Soldiers from Fort Leonard Wood's Noncommissioned Officer Academy assisted legislators in pinning more than 600 veterans in a ceremony commemorating the 50th Anniversary of the Vietnam War held at the Missouri State Capitol April 25.

Organizers from the Missouri Veterans Commission said about 1,200 individuals attended the ceremony giving Vietnam veterans an official "welcome home."

"This day of recognition is for you," State Representative Allen Andrew said to veterans in attendance. "You are a special class of veterans and you hold special meaning to this state. Unfortunately for many of you here today, this will be the first time that you have been honored. This potentially may be the first time that you have been offered a sincere thank you for your service to our state and to our nation."

For at least one veteran, the day marked more than his first time being recognized.

Arthur Bowser, a St. Louis native was a flight line mechanic with the Air Force from 1968 to 1972 when he got out as a staff sergeant. This was Bowser's first time reconnecting with his fellow service members since he returned 47 years ago.

"I've just been like a lost Soldier since I've been home. I had no connection with anybody from the military since I got out," Bowser said. "I feel like I've been accepted -- like I've come home. I appreciate the time I spent in the military, I had a good time and it was for a good cause. I'm just thankful that I came home safe and sound."

Sgt. Anne Herbst, MSCoE NCOA Military Police Advance Leader Course student, said she has an uncle who is a Vietnam veteran, so the event hits close to home for her. She said she was honored to participate in the event.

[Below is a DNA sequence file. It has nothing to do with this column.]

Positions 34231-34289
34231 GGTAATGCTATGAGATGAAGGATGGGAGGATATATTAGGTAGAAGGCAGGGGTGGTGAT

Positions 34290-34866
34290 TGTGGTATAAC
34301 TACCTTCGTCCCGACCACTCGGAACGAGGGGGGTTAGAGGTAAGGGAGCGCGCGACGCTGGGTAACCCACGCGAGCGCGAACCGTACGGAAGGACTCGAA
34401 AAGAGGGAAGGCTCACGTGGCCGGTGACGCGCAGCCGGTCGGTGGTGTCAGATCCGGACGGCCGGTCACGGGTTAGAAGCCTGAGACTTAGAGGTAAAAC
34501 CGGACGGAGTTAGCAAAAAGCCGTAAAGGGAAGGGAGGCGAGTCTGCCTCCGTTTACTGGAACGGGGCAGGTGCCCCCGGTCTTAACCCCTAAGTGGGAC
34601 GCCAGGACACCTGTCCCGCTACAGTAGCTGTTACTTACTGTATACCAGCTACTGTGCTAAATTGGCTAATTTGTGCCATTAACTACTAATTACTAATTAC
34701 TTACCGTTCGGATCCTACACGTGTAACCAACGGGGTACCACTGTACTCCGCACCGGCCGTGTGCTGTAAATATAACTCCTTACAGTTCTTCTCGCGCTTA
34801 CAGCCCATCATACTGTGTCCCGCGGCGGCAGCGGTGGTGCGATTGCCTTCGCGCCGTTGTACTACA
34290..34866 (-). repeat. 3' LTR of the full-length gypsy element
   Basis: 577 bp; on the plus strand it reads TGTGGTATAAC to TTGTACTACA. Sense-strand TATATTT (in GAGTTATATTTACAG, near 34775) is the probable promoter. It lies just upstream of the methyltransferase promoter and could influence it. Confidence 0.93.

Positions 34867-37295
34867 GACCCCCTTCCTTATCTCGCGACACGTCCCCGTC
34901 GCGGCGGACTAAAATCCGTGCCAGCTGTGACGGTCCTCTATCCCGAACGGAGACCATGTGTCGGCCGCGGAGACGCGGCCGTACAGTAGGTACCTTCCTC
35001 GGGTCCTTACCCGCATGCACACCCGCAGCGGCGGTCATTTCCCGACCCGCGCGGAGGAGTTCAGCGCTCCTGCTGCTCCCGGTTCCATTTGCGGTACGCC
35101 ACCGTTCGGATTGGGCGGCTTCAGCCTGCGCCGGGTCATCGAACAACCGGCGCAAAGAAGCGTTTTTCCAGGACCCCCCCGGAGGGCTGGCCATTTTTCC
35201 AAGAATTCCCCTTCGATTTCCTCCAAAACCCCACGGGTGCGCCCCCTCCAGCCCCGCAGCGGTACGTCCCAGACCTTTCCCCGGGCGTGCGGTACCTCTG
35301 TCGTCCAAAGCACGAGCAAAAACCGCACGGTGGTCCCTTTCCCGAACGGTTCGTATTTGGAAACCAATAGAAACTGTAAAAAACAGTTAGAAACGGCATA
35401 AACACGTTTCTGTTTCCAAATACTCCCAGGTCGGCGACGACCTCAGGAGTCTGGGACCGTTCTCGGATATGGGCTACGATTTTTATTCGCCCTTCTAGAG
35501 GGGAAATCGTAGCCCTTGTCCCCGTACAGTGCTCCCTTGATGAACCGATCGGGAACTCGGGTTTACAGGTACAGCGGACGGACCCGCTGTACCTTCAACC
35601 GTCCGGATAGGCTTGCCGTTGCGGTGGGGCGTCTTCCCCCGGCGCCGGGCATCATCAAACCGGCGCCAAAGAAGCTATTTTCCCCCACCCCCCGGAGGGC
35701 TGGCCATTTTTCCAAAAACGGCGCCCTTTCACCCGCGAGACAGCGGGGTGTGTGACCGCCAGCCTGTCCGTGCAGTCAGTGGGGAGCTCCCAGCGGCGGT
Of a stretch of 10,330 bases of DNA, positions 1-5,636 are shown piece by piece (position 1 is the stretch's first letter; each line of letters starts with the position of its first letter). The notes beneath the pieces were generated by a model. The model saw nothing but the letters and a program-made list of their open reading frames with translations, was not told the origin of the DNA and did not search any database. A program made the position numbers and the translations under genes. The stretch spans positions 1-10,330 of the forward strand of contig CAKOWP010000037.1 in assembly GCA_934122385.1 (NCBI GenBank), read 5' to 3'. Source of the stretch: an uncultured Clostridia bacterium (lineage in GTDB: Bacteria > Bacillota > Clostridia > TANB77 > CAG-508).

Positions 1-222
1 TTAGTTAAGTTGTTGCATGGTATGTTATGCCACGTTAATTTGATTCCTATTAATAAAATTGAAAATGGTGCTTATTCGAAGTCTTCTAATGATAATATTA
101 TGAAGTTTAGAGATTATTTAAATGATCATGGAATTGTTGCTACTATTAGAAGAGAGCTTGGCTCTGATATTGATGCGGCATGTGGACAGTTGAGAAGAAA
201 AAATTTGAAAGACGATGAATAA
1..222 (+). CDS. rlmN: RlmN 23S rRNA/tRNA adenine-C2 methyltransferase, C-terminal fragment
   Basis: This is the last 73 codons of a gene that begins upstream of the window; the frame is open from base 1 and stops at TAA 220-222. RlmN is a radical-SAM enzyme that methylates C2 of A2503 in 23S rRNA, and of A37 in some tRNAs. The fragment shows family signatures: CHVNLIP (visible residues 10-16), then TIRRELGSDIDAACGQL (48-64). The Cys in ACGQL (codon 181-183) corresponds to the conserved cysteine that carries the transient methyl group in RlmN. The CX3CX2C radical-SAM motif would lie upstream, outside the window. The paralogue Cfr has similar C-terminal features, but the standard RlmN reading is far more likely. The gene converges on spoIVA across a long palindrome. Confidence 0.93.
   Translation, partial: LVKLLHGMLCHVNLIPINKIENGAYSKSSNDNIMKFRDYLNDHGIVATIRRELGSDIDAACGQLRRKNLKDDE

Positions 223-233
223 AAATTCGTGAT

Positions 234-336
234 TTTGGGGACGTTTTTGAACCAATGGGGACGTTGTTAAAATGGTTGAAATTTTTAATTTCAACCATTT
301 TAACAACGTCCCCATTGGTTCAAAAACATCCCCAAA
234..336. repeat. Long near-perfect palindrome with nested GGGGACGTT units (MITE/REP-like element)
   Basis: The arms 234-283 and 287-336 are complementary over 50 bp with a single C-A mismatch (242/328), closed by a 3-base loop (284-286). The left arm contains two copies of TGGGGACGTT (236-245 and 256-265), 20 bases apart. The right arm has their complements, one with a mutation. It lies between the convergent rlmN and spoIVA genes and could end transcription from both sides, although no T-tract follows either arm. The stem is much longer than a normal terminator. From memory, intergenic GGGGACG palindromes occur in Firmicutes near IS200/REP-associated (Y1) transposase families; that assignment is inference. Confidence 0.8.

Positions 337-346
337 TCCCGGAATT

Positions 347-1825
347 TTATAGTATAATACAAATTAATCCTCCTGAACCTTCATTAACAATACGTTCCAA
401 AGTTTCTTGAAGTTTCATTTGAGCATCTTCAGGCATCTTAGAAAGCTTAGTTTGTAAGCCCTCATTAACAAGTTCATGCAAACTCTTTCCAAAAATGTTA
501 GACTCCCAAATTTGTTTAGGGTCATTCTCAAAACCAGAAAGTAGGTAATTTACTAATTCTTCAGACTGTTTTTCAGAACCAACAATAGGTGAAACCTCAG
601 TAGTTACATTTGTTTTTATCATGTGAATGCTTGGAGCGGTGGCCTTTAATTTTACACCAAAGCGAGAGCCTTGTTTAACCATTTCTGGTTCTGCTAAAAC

"They deserve much respect and honor from us. This made me feel very proud and very humble, to meet these heroes that have set a path for the rest of us, and it was also fun to see the older generation meeting the newer generation of veterans," Herbst said. "We owe a huge debt of gratitude to our Vietnam veterans. Like they said during the program, they didn't get the proper welcoming and I think they deserve that."

Her classmate, Sgt. Leon Perkins, said he wanted to participate in order to show his gratitude for their service. He said it was nice to see smiles on the veteran's faces.

"Without them we wouldn't be here. We are grateful for what they have done," Perkins said. "It's very important that we show our gratitude to those that did not return, as well."

Perkins said through the uniform the generations share an understanding.

"Thank you for what you did," Perkins said. "We will continue the legacy and protect the country."